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British Federal Reserve: British industry and central bank with Brexit worries

2019-08-01T17:00:47.337Z

Britain's central bank is pessimistic about the British economy because of Brexit. Industrial production is also shrinking as it has been a long time.



The impending Brexit is impacting British industry and pessimizing the country's central bank. British pound watchdogs lowered their economic forecasts for this and next year on Thursday at their interest rate meeting. For the years 2019 and 2020, they now only expect the gross domestic product (GDP) to increase by 1.3 percent.

In May, they had predicted 1.5 percent for this year and 1.6 percent for 2020. This would bring UK economic growth closer to that of the eurozone. It was the first monetary policy meeting since the appointment of Conservative Brexit advocate Boris Johnson as British Prime Minister.

The central bank warned that a tough Brexit would put a heavy strain on the pound and weaken the British economy. "Profound uncertainties" slowed the performance of the British economy, said Federal Reserve Chairman Mark Carney. The central bankers justified their adjusted outlook with the still unclear design of the Brexit as well as with the globally cooling economy. Both will continue to impact on the "short-term growth" of the economy, and more so than predicted in the May report.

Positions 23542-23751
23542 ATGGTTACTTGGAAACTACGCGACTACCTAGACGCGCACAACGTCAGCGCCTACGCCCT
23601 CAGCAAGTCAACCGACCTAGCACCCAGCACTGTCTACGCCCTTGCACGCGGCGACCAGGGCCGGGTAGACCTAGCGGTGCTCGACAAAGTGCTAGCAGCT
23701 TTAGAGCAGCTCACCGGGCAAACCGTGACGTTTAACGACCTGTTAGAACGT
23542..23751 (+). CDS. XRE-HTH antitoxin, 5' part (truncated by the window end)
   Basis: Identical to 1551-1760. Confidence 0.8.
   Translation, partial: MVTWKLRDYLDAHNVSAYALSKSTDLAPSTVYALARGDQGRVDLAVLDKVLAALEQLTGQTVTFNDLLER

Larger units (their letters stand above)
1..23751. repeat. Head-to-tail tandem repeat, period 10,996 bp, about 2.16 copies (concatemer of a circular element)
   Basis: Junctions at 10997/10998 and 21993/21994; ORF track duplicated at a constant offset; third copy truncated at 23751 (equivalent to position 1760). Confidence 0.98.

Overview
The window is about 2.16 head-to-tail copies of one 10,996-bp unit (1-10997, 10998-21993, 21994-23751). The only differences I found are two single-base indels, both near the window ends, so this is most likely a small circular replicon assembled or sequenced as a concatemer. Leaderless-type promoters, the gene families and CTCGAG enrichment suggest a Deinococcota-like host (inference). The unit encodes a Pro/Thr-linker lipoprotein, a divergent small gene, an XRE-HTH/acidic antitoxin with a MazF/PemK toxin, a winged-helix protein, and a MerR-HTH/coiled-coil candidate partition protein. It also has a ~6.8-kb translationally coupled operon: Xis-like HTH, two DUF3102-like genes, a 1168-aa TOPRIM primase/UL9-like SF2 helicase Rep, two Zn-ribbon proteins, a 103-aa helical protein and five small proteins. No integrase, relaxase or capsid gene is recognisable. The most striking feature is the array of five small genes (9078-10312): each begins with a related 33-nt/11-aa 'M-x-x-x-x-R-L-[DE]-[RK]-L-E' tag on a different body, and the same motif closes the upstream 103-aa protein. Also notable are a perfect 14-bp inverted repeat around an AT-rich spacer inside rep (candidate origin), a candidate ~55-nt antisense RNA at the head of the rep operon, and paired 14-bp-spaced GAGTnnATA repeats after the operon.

Accordingly, the British industry is also facing increasing Brexit and the weaker global economy. Industrial production shrank in July at the highest rate in seven years, according to a company survey by the IHS Markit Institute published Thursday. As a result, the PMI of 48.0 points remained well below the 50 mark, which signals growth.

Without the EU, WHO rules apply

"In July, British industry stifled under the pressure of slower global economic growth, political uncertainty and the dissolution of earlier Brexit inventories," said Markit economist Rob Dobson. Customers delayed or canceled orders, which led to a further decline in new orders from home and abroad.

Before the Brexit referendum in 2016, the UK economy still had a significant dependency on the currency area in terms of growth. In its new forecasts, the Bank of England continues to assume that a Brexit shock can be avoided. It also assumes that inflation will be above the target of two percent in two and three years.

The new Prime Minister Boris Johnson has recently made it clear that he wants to leave the EU even without a contract at the end of October. In that case, Britain would give up access to the 500 million-inhabitant Internal Market and the Customs Union with the EU overnight. Then the rules of the World Trade Organization would apply, which would mean many import and export duties.

Source: zeit

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